A search for life’s meaning

In a different context, my children are collecting my answers to various posed questions. One of the more challenging ones has been “What do you think is the meaning of life?” Here’s my attempt at an answer.

Now there’s a question that needs more than a few paragraphs. The answer — or, rather, the search for the answer — has filled countless books. I guess one might conclude that the meaning of life for a philosopher is to discover the meaning of life. No, make that “to search for the meaning of life.”

The same also could be true for theologians. Looking at it theologically, the meaning of life might be said to be trying as much as possible to emulate the Creator, in whose image we are created. “God is love” (and thus “Love is God”), we are taught. Along this line of thought, love gives life meaning — loving others, loving creation, and acting on that love. And let’s not leave out embracing the creative process itself. Being creative can also give our lives meaning.

This is consistent with the notion that the meaning of life is to leave the world a better place than we found it.

Searching online for “meaning of life” yields some philosophical links, but at least as many literal explanations: Life means not dead or inanimate. We are still breathing, and we’re not rocks. There may be some food for philosophical thought there.

Yet, we don’t have to be philosophers, theologians or scientists to find meaning in life. We can — and, I think, often do — look for meaning in small ways, seeking answers to small questions that provide some clues to what life is essentially all about.

[Really, many of my posts on this blog speak to the question, “What do you think is the meaning of life?”]

Most of us don’t think constantly about the “big picture,” but rather look for meaning on a daily basis. Something you see, hear, feel, observe, recall or maybe just sense that causes you to feel, at that moment, I’m glad to be alive.

What are some things without which I could not live?

My children have been posing me some questions. This is the most recent. My attempt at an answer follows.

Literally, of course, I could not live without oxygen, water or food. Probably need to add “sufficient shelter from the elements” to that.


There are things without which I could likely go on living — somehow — but it would be difficult. I would have to devote more time and energy to survival. High on this list are running water, electricity and heat. Occasional power outages give me an idea of what this would be like and help me appreciate what I have.

Though they are not on the same level as these basic needs, I have likened “wi-fi and cell phones” to “water and electricity.” It’s deliberate hyperbole, yet it is unpleasant to imagine living without them. Yes, we got along fine without them before we had them, but I don’t know that we would get along fine if they went away. The same could be said — and perhaps was said before my time — about phones in general, or radio and TV, as well as cars and other mechanical forms of transportation. I suspect that as each modern convenience has been added, many have looked back and wondered, How did we ever get along without that?

I am looking beyond the physical requirements to sustain life as I ponder this question.

What comes to mind immediately is “love.” I doubt I could live without feeling and sharing love, in all three forms — God’s love, romantic love and true friendship. Part of me reacts to my own statement here by noting it sounds almost cliched to say this. But it is nonetheless true. (At a number of weddings, I’ve sung a song that asks, “Is it love that brings you here or love that brings you life?”)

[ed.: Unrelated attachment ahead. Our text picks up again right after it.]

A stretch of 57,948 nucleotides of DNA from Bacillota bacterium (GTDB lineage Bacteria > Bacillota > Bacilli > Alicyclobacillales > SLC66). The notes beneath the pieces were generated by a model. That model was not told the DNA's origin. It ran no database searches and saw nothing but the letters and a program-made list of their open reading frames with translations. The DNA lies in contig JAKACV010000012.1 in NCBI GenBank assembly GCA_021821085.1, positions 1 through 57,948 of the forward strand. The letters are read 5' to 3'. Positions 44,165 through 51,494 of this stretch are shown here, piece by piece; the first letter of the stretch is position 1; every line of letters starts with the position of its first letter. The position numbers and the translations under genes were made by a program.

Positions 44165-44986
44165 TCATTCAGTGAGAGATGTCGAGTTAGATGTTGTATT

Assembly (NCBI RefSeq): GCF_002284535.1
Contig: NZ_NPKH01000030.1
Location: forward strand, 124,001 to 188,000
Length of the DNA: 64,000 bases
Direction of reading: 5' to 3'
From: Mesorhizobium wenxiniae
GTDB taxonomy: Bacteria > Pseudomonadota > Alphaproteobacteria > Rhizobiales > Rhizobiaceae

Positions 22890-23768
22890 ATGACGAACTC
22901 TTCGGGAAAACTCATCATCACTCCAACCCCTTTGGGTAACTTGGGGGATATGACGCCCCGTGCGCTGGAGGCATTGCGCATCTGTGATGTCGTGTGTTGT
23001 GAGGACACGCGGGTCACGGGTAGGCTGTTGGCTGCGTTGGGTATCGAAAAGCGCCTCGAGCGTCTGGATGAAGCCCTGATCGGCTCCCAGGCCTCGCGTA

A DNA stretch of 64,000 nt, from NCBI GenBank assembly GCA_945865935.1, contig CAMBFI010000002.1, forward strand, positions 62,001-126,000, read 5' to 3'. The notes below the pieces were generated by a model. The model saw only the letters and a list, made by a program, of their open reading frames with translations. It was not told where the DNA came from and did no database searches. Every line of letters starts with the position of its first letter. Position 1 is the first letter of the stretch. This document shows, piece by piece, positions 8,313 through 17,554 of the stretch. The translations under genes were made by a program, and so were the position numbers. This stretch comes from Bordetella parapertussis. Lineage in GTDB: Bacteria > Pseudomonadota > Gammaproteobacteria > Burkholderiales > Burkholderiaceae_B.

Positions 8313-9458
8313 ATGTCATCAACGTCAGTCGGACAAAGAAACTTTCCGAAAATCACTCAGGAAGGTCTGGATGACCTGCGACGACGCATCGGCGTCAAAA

I couldn’t live without my immediate family. Each member is special to me. They are the most significant source of love in my life. They also bring me much joy, which also is necessary to life. (See my blog post on perfect happiness: https://johnbecton.blog/2021/12/13/perfect-happiness/ .)

Sunshine, though it belongs in the first paragraph above, figures in here as well. It is more than just a physical necessity. The Sun sustains life even on cloudy days, but too many gray days drain the joy out of life.

And while considering joy, I think we can add “laughter” to the list of things essential for life.

I’m not sure life would be possible without music and other art forms. They provide a connection with our spiritual side that I think we need to be truly alive.

Also essential to life, I believe, is a sense of self worth. People need to feel valued. They desire to see how their presence in the world makes some kind of positive difference. They want to believe their consumption of oxygen, water and food is justified.

Without all these things, it would not be life. It would, at most, be existence.

Things can go, without saying

One of my favorite poems begins, “Because of all that goes/ without saying. . . .” The writer was one of my mentors in college, Charles David Wright. We discussed the poem, “The Goodnight,” one day in a poetry-writing seminar he taught.

He explained that “goes without saying” doesn’t just mean “needless to say.” His concern in this poem is the danger that some things can go away if not said for too long — i.e., if taken for granted.

He refers specifically to feelings between life partners. As I recall, he told us he came home from a meeting late one night and wrote this as a note to his wife, leaving it on the refrigerator for her to see first thing in the morning.

The point is also applicable to other relationships as well. Over time, without affirmation, neglected bonds can wither. Without saying they can go.

Here’s the whole poem, from the collection Early Rising, University of North Carolina Press, 1968.

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